Blue Star Museums Blog (Archive)

Art de Cuisine!

Caution: This post will make you hungry.

Art is a three-letter word with countless interpretations. To each individual, the definition is different, both amorphous and concrete, but, always, subjective. Food and culinary visionaries have often been considered an art form all of their own. Food applies to all the senses---a feast for the eyes, taste buds, and nostrils. A great dining experience also includes atmosphere, from the decorative elements to the table linens and the subtle noises of a bustling restaurant. With its full sensory experience, museums nationwide are finding new ways of merging the culinary arts with the traditional museum experience.

Over at Art Works, we've explored the art of museum dining with Chef Richard Hetzler of the Mitsitam Café at the Smithsonian National Museum of the American Indian (NMAI). Hetzler and other museum-based chefs are turning heads and overhauling the cafeteria dining of yesterday's museums to the fine, locally sourced dining of tomorrow. As in most things, the cream rises to the top, even with museum dining. These few Blue Star Museum restaurants are getting it right, so grab your appetite and bon appétit!

Café G at the The Isabella Stewart Gardner Museum (Boston, Massachusetts)

The museum's namesake, Isabella Stewart Gardner, was among the earliest female art patrons that helped transform America's cultural collections. Honoring Isabella's legacy, Café G features monthly menus inspired by the museum, its collection and gardens, and even Isabella's own recipes. The most recent menu celebrates the nasturtiums found in the museum's courtyard and incorporates the flower in traditional and surprising ways: nasturtium petals garnish a baby beet salad but also transform a pesto drizzled over salmon filets and lemon gnocchi. Café G doesn't stop at the savory. Chef/Owner Peter Crowley has turned heads with award-winning desserts, including a bread pudding named “Boston’s Best Indulgence” by The Improper Bostonian. After dessert, check out the museum's more than 2,500 carefully collected objects, including paintings, sculpture, furniture, textiles, ceramics, illuminated manuscripts, rare books, photographs, and letters that span from Ancient Rome to 19th-century America.

Ammo at the Hammer Museum (Los Angeles, California)

Known for its collection of Impressionist and post-Impressionist art, the Hammer Museum in Los Angeles opened their restaurant, Ammo at the Hammer, in the museum's serene courtyard for an intimate dining experience. The restaurant offers seasonal paninis, soups, and salads---all made from locally-supplied ingredients. Ammo offers both lunch and weekend brunch and is great for the vegetarian in your troop. They could opt for the vegetable panini on olive bread with avocado, tomato, cucumber, sprouts, feta, and lemon, or the french lentil salad with roasted beets, mustard greens, radicchio and sherry vinaigrette.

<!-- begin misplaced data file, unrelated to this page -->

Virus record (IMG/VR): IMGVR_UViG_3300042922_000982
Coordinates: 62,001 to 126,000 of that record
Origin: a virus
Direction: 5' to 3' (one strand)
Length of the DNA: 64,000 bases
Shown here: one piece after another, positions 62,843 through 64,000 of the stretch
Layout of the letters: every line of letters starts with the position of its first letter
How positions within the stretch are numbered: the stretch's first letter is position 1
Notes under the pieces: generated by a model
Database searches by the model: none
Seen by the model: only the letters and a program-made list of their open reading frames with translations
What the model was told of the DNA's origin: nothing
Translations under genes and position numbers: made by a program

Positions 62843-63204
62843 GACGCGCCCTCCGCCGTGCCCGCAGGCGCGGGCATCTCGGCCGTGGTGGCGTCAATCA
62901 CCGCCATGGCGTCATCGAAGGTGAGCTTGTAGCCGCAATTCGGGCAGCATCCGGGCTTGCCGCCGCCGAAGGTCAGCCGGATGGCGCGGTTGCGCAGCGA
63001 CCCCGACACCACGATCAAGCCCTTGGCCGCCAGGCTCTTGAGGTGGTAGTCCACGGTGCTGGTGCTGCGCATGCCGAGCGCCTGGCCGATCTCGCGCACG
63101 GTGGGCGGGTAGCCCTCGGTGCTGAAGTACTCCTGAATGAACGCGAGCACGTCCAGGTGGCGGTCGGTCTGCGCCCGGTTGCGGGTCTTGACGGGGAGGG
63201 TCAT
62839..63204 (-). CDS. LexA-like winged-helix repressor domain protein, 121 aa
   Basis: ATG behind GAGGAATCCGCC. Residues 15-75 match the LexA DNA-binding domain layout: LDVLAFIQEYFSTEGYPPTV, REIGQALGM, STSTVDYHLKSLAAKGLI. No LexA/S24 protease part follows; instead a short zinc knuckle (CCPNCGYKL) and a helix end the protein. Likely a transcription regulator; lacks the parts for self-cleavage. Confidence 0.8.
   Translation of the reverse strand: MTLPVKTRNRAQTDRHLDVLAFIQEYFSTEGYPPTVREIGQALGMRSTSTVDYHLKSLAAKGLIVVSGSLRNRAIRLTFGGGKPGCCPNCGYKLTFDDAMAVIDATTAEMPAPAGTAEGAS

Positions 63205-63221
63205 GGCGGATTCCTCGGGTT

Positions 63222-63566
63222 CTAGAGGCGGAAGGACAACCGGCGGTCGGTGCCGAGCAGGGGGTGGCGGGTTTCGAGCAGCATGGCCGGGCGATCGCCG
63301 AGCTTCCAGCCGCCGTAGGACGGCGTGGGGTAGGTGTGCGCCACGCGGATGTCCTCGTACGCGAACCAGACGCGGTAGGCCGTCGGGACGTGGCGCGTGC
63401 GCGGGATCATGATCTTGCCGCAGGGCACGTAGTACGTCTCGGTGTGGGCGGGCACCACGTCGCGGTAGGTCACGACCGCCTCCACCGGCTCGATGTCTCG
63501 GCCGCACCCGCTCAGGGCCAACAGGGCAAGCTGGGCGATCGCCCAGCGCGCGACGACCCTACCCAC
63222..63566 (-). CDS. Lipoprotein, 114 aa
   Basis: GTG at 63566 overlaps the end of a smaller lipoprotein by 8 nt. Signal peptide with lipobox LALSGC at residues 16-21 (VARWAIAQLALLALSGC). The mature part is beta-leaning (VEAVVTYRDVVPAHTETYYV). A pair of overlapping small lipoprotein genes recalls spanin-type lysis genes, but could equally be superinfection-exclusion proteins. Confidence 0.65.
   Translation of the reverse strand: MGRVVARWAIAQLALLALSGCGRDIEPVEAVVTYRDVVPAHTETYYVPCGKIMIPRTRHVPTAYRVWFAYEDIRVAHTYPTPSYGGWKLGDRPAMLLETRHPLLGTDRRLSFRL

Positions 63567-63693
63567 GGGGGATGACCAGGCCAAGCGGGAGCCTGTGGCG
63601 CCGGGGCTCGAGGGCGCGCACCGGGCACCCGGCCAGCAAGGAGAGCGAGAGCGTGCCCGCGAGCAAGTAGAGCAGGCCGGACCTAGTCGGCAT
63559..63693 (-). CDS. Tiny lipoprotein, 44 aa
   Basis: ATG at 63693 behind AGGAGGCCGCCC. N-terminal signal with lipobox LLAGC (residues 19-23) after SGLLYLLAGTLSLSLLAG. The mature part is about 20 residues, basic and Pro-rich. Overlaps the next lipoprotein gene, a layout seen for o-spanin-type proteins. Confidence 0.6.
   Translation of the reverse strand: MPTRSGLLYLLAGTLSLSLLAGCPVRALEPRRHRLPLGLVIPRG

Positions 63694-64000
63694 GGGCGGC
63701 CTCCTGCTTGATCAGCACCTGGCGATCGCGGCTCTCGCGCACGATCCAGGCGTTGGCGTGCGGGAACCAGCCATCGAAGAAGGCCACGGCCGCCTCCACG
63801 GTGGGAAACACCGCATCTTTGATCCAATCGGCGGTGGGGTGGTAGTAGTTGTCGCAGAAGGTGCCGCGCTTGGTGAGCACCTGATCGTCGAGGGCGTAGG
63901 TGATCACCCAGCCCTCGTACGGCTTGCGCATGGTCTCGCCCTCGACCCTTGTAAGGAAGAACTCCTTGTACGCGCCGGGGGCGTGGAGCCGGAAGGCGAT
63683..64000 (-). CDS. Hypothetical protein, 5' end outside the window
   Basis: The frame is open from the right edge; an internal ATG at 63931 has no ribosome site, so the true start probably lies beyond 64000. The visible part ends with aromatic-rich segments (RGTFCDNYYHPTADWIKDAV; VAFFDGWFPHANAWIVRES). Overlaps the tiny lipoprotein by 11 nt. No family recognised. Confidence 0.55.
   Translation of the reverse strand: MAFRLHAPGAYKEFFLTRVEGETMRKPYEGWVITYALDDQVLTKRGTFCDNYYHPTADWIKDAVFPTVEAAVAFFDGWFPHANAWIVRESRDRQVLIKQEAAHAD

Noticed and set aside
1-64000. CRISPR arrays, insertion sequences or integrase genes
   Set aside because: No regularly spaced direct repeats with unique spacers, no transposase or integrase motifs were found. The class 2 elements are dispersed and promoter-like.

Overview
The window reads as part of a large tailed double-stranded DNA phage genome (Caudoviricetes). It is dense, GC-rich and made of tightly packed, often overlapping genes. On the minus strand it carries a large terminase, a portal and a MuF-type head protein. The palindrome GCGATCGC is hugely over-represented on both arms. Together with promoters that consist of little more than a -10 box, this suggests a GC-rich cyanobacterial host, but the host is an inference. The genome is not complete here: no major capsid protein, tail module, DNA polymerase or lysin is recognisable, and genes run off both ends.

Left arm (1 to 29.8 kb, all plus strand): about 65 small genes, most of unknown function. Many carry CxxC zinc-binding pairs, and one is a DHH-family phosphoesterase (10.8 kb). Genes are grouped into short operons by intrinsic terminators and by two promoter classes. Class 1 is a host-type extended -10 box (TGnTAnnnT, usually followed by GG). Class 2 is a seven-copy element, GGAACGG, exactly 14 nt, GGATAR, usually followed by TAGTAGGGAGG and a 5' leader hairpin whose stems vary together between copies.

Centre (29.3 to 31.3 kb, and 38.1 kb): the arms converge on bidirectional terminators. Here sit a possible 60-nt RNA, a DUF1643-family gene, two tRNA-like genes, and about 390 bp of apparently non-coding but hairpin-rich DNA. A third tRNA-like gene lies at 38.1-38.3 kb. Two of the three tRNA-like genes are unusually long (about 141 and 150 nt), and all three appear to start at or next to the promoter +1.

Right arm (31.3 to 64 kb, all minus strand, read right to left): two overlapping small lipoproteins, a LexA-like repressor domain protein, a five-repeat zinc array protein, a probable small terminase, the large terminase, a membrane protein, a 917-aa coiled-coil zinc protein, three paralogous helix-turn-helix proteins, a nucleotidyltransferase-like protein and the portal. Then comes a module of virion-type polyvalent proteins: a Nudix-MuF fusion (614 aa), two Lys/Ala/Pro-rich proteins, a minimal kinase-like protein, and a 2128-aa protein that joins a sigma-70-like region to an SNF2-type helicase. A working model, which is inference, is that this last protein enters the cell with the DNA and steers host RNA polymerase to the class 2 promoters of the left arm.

Halcyon at the Mint Museum Uptown (Charlotte, North Carolina)

Halcyon describes their menus as "farmhouse chic" and sports a "flavors from the earth" tagline. Located at the Mint Museum Uptown, Halcyon offers special events such as the upcoming Taste of the Mint where visitors participate in a tasting tour and drink pairings, followed by a customized one-hour talk and tour of the Mint's collections. Their regular menu offers some adventurous fare such as spicy duck meatballs topped with a Guinea hen egg yolk as well as clever seasonal options such as their Stone Soup, an ever-changing hodgepodge of farm-fresh ingredients that inspire a new soup daily. And their drinks are just as much a part of the farm-to-table experience. Their resident mixologist, Maggie Ruppert, crafted the Sparkle n'Shine, a local moonshine libation with strawberry-coriander syrup, sparkling wine, and a squeeze of lemon. Cheers!

Provenance at the The Cleveland Museum of Art (Cleveland, Ohio)

The 76-seat fine dining restaurant and lounge, Provenance, merges local foods with the historical narrative of the nearly 45,000 objects that make up the collection at the Cleveland Museum of Art. Named from the French word provenir or "to come from," Provenance's Curator of Food Doug Katz transforms locally sourced food into menus inspired by the museum's changing exhibitions. In addition to their regular menu, the current prix-fixe menu celebrates the Tantra in Buddhist Art exhibition and offers three food items corresponding to the show. Diners can begin their culinary journeys with a tandoori chicken skewer served with cucumber raita, local farm goat curry with lentils and flaky wheat flatbread, and for dessert, a frozen saffron cream with spiced pistachio cookies. Provenance also offers a more casual café with seating in the museum's atrium for a laid-back alternative.

Palette at the Phoenix Art Museum (Phoenix, Arizona)

Palette at the Phoenix Art Museum features a spacious dining room as well as a beautiful patio among the museum's sculpture garden. The restaurant's alfresco Sunday brunch has become a local favorite among Phoenix natives looking for a farmer's market omelet or meat shop bacon. The locally inspired menu specializes in handcrafted cheeses, organic vegetables, and craft Arizona beers and wines. Fare from Arizona farmers and culinary producers are showcased in seasonal tarts and soups, roasted pulled-pork sliders, and a focaccia grilled cheese. After your meal, visit the museum's collection of more than 17,000 works from the Americas, Asia, and Europe, including modern and contemporary art and fashion design. On the first Friday of the month, the museum offers free admission and special events such as Salsa y Salsa, featuring salsa tasting from local restaurants and live salsa music.

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